Book Review: BROKE! A College Student’s Guide to Getting By on Less

Best-Buy Book Review on College Student Finance

BROKE! A College Student’s Guide to Getting By on Less (Paperback)
By Trent Anderson (Author), Seppy Basili (Author)
“What’s the first thing any self-respecting college student does the first time he goes broke?”

Here’s yet another oddly shaped 4.5-inch high, 8.5-inch wide Kaplan Publishing book that’s loved by many who read it. It offers universal, timeless wisdom about a crucial aspect of the college experience: finances. The reason I’m declaring it a “Best Buy” is because this 2003-era jewel can be had from Amazon sellers for a fraction of the original cover price. A best buy, indeed.

Just like its companion paperback, Once Upon a Campus: Tantalizing Truths about College from People Who’ve Already Messed Up, it has a light, breezy conversational tone about it that makes reading a pleasure. Here are some key examples from the student comments the authors have gleaned:

The best time to buy an airline ticket online [might be] around 3 AM or 4 AM. This is when companies update their systems and lower prices on tickets that aren’t selling.
— Junior, Biology, Carnegie Mellon University

Don’t rely on the paycheck coming on Friday to cover a check you wrote on Tuesday.
— Senior, Biology, College of Charleston

I didn’t know how hard it is to get your landlord to give back your security deposit. Keep really good records and make sure you document damage already in the apartment or your landlord will stick you with it.
— Senior, Public Relations, Brigham Young University

A couple of classmates were stranded in Mexico because the travel agency “forgot” to mention that in the fine print it says that only airfare TO Mexico was included in the price, not the airfare FROM Mexico.
— Junior, History/Pre-Law, Ohio State University

I suggest all college students try to get at least one card in their name to help build credit. When you graduate and need to rent an apartment or buy a car it will give you some form of credit history. Just make sure to use it responsibly.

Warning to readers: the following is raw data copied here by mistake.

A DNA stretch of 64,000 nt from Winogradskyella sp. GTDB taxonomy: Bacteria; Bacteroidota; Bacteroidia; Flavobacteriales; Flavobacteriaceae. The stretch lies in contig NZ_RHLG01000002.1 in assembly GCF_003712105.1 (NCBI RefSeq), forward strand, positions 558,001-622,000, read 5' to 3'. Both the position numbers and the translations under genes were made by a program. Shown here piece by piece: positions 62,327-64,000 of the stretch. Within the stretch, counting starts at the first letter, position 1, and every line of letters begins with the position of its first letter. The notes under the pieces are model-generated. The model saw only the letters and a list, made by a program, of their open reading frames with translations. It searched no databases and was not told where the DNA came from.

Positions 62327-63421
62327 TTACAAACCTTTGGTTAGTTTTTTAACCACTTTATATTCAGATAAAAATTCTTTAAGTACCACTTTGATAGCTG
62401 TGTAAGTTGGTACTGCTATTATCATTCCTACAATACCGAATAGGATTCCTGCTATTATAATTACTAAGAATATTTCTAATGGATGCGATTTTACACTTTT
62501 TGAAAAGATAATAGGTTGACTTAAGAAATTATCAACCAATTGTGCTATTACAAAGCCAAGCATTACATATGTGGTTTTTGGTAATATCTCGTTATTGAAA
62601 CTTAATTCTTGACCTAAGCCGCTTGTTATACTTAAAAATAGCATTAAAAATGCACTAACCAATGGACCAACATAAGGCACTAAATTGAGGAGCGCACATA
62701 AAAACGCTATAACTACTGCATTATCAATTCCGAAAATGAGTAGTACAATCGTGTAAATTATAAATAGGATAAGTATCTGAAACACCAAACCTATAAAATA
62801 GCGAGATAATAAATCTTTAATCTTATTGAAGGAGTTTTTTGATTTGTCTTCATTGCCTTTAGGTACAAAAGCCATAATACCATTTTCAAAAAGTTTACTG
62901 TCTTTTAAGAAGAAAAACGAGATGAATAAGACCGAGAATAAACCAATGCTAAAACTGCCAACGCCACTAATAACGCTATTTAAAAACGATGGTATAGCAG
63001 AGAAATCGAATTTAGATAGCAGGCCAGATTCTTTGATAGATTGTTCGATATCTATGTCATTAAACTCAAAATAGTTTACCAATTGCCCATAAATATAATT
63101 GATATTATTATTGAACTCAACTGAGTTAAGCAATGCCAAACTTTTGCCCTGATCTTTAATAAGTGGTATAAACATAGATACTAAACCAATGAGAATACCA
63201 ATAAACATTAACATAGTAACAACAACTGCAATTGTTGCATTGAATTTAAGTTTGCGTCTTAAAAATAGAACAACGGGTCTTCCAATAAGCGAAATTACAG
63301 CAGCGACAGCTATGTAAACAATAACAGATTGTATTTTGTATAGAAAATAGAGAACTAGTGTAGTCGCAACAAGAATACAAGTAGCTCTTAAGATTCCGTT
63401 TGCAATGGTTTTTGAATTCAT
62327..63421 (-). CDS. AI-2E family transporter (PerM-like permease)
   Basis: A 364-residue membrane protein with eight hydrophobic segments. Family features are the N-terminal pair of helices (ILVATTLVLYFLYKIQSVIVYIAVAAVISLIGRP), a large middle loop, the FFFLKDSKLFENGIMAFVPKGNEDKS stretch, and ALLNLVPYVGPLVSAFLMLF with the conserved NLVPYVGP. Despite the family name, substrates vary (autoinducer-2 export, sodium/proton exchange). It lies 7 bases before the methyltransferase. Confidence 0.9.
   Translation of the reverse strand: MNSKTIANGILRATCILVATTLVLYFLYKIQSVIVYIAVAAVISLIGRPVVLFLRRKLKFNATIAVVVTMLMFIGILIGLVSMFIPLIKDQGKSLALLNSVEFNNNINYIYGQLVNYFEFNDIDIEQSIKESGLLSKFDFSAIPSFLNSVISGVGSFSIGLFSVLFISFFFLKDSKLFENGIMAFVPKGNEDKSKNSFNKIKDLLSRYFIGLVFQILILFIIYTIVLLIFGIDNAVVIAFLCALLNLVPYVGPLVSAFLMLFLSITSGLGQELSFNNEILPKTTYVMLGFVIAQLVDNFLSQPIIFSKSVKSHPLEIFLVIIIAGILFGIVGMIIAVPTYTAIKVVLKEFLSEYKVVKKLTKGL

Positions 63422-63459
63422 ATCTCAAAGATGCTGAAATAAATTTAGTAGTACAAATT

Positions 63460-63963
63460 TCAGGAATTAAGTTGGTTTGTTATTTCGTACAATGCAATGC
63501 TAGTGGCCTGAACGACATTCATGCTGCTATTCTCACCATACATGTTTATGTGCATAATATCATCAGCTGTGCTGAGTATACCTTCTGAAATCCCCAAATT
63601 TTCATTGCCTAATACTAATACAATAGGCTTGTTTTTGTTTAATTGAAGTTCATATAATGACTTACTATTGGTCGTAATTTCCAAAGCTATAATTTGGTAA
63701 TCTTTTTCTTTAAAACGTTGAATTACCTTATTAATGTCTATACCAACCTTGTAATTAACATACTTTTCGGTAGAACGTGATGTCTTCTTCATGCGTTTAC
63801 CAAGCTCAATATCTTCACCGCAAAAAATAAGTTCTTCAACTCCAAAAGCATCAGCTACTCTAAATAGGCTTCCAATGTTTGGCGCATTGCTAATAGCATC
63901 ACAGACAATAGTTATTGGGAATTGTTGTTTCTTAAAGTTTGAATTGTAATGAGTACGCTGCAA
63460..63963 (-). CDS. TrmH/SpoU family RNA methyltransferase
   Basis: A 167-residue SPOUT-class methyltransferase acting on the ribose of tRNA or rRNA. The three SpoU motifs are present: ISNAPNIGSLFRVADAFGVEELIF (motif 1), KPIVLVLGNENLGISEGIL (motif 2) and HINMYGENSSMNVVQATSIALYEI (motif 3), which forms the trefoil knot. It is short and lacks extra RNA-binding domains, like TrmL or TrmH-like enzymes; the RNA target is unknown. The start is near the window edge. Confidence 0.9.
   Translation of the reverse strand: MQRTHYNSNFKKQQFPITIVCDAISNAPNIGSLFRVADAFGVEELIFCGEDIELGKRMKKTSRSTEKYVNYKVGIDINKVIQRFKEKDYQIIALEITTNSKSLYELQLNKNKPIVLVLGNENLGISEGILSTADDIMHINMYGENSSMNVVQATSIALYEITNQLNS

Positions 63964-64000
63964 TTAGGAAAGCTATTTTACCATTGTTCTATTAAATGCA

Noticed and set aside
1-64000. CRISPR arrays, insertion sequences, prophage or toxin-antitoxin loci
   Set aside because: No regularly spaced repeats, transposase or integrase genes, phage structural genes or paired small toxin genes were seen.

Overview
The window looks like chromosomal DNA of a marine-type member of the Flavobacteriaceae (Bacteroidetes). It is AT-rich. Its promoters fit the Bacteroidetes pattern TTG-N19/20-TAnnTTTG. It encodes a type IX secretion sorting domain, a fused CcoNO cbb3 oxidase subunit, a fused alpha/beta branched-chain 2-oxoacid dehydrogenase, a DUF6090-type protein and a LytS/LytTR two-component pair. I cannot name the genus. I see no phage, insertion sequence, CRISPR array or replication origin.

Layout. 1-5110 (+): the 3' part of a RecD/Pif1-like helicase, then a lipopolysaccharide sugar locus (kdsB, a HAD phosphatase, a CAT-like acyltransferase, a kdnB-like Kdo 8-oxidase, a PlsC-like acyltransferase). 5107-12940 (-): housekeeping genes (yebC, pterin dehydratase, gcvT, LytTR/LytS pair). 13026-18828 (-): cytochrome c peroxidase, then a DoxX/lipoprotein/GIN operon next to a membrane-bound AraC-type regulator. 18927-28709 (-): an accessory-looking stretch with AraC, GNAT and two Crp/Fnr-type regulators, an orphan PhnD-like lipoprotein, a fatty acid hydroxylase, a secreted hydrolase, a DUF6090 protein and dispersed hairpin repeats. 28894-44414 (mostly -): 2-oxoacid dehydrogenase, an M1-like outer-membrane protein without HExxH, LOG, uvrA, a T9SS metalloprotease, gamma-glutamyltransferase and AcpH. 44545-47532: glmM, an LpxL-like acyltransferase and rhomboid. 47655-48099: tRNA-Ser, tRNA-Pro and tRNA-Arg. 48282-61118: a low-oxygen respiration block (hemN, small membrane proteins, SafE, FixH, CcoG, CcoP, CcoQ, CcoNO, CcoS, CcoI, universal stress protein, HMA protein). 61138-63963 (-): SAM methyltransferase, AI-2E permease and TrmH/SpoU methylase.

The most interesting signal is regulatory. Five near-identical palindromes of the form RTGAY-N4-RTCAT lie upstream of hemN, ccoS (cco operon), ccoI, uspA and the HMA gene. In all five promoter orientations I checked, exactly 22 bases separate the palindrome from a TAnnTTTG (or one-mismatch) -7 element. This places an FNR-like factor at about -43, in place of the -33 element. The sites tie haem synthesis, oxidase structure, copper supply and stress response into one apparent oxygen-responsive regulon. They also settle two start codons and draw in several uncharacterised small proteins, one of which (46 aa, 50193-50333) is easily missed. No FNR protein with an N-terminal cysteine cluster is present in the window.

–Graduate, Communication and Culture, Indiana University — Bloomington

Realize that if you have a bad credit history, it will be difficult to make any major purchases — such as that dream car. It’s all about good credit . . . so don’t get into any debt!
–Junior, Biochemistry, Beloit College

And authors Trent and Seppy add:

“You’ve heard the horror stories about college kids who have charged up huge credit card bills that they can’t pay. Don’t fall into the trap. Before you pull out the plastic to pay for a DVD player just ask yourself if you have the cash to back it up. If you don’t, you could end up damaging your credit. Let’s take a step back from the adrenaline rush of spending and examine the ins and outs of credit.”

The 15 chapters cover an amazing spectrum of important money-related topics, such as:

  • Budgeting Basics
  • Budget Unknowns
  • Banking 101
  • Credit Card Charges
  • In The Hole: Debt in College
  • No Free Rides: Managing Scholarships and Loans
  • Savvy Shopping: Textbooks and Supplies
  • College Gourmet
  • Entertainment Value
  • The Cost of Greek Life
  • Fun in The Sun: Spring Break
  • Traveling “Broke” Style
  • The Cost of Living: Housing
  • Fast cash

If you’re a parent of or a soon-to-be college student, this would be an excellent gift for that young man or woman. It’s a quick and easy read. This is an especially crucial aspect for our attention-span-deprived kids who seem to be distracted with their own matters during most circumstances.

So, here are pearls for pennies. Check out Broke! now before your son or daughter comes close to reflecting this book’s title!